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How do you become a travel photographer?

F Walsh , Nov 17, 2004; 01:40 p.m.

Hello all,

It has long been my dream job to be a travel photographer. After years of sitting back and thinking it's too unrealistic, I decided to at least find out the exact path to becoming one. Does anyone know how to become a travel photographer? Perhaps I work for travel agencies photographing their hotels, perhaps I work for magazines...I'm not sure. How would I start?!

Thanks, Fiona


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Maury Cohen , Nov 17, 2004; 01:53 p.m.

Take a look at some of Lisl Dennis' books; specifically "How to Take Better Travel Photos". She's a great role model for the travel photographer.

Bevan Donovan , Nov 17, 2004; 02:17 p.m.

A good question, and one I can answer as I've recently attended an excellent talk given by Richard L'Anson, who is known for his work with the "Lonely Planet" guide books and as an awesome travel photographer in his own right.

His answer to this question was you firstly need to go out and shoot. In other words fund your own trip. One you're back you put your shots together and either try selling them to a stock library, or go door to door to businesses you think may be interested in purchasing your work. He'll also emphasised that you need to travel reasonably regularly to actually make a living from it.

His book, "Lonely Planet guide to Travel Photography" is the best instruction book I've come across so far.

Good luck

Cheers Bevan

Steve Rasmussen , Nov 17, 2004; 02:21 p.m.

Getting to be a travel photographer is more about networking and knowing the right people than being the best technical shooter on travel. There are many travel photographers who are so-so shooters but make a living at it. My suggestion is to offer to work for next to nothing, just to get your foot in the door and move ahead from there. To say that it is competative business, would be a massive understatement.

Richard Cochran , Nov 17, 2004; 02:48 p.m.

Remember that a fair bit of "travel photography", as in postcards, publicity photos for hotels, resorts, etc., is shot by photographers who are local to the area. Being local makes it easier to schedule shoots to take advantage of the best weather, light, annual festivals and events, etc. So step one could be to move to a location where tourism is the major industry.

Ellis Vener , Nov 17, 2004; 04:19 p.m.

First you build up a library of truly first class images and contacts both in the field and at publishers and stock agencies. And you produce some unique ideas, stories & specialties. it also helps to start with a lot of money in hand as you'll have to finance yourself forthe first few years.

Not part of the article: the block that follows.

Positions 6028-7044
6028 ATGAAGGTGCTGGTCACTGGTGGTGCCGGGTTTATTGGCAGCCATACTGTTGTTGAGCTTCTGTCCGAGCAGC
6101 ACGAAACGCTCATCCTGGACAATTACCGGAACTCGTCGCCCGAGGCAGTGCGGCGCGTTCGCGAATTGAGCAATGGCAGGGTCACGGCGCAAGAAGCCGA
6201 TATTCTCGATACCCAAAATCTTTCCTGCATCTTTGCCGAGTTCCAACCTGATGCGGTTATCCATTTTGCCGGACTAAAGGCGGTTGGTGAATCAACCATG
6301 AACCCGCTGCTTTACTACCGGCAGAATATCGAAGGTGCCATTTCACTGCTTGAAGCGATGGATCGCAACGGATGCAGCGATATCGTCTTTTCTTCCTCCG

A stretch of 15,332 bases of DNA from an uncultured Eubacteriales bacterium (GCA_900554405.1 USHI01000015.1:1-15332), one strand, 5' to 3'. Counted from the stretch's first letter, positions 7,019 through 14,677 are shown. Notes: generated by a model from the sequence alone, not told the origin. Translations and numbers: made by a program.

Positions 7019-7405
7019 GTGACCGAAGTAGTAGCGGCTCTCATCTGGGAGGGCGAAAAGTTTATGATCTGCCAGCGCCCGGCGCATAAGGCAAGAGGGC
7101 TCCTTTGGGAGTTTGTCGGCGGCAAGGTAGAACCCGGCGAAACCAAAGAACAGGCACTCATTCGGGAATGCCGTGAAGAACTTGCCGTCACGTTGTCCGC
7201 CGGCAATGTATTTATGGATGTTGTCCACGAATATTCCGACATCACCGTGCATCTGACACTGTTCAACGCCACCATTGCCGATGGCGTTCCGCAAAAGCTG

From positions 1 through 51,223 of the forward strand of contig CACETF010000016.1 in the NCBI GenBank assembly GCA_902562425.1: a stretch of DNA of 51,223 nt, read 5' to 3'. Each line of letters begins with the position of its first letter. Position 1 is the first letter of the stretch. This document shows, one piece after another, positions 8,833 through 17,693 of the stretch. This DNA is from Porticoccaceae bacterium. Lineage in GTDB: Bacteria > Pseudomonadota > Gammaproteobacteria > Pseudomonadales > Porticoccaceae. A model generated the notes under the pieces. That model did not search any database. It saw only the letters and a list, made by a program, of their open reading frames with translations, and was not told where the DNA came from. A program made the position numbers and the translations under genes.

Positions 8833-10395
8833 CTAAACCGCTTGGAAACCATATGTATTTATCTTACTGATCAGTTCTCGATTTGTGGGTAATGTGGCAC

I hope you like being a gypsy because to make it in this field you have to be on the road constantly and constantly producing fresh imagery. Due to the very intense competition, this is one of the fields that has the lowest financial rewards to hard work ratios in professional photography. Most of the hard work is not the photography itself but the scut work of the travel, the waiting, the arranging logistics, and the marketing.

Quang-Tuan Luong , Nov 17, 2004; 05:35 p.m.

I became a travel photographer by traveling a lot (about at least two months per year for ten years), and building a large collection of travel photos along the way. Note that most travel photographers travel about 3 months per year, and spend the rest of the time taking care of business.

I would caution you against giving up your work for free while trying to break in, unless there is real tangible business benefits in doing so. More often than not, this gets you to nowhere as when you will try to obtain decent rates, they would just look for another unestablished/amateur photographer.

The most useful information I have found is in the book by Susan McCartney

Ray Generoso , Nov 17, 2004; 05:51 p.m.


Very beautiful travel photos. I was in Florence last month and couldn't keep from laughing out loud when I saw your nearly identical shot of the football t-shirts.


Jorn Ake , Nov 17, 2004; 06:28 p.m.

I'll second the motion against working for free or cheap. It only makes it tougher for established photographers to earn a living wage, and it makes it harder for you to ever get one. Work has value. If it is a good photo, it is worth what a good photo is worth. Any value above that has to do with the photographer's ability to produce a good photo consistently, within budget and on time.

Rich 815 , Nov 17, 2004; 07:09 p.m.

The idea that if more people just refused to work for cheap or free will somehow make wages or opportunities go up for working photographers is ludicrous. It's a pure and simple supply and demand thing. Demand is not that high but the supply of people willing to step up and do such a job for free or cheap will always be there. Nice thought but I sincerely doubt it will change anything in the end. Especially since if everyone demanded to be paid and paid well how in the world would you gain enough experience to then actually deserve a higher wage or pay? It's quite the same in many other fields too, especially commission-oriented or pay-as-you-do-it jobs. You gain jobs by getting and doing jobs. It builds experience, a customer base, referral sources, etc. It's business.

(Someone might say that if you do it cheaply then that buyer will always expect it cheaply. I do not buy that either. When you are young and inexperienced it shows in your work. When you are more experienced and better at what you do people pay up for that.)

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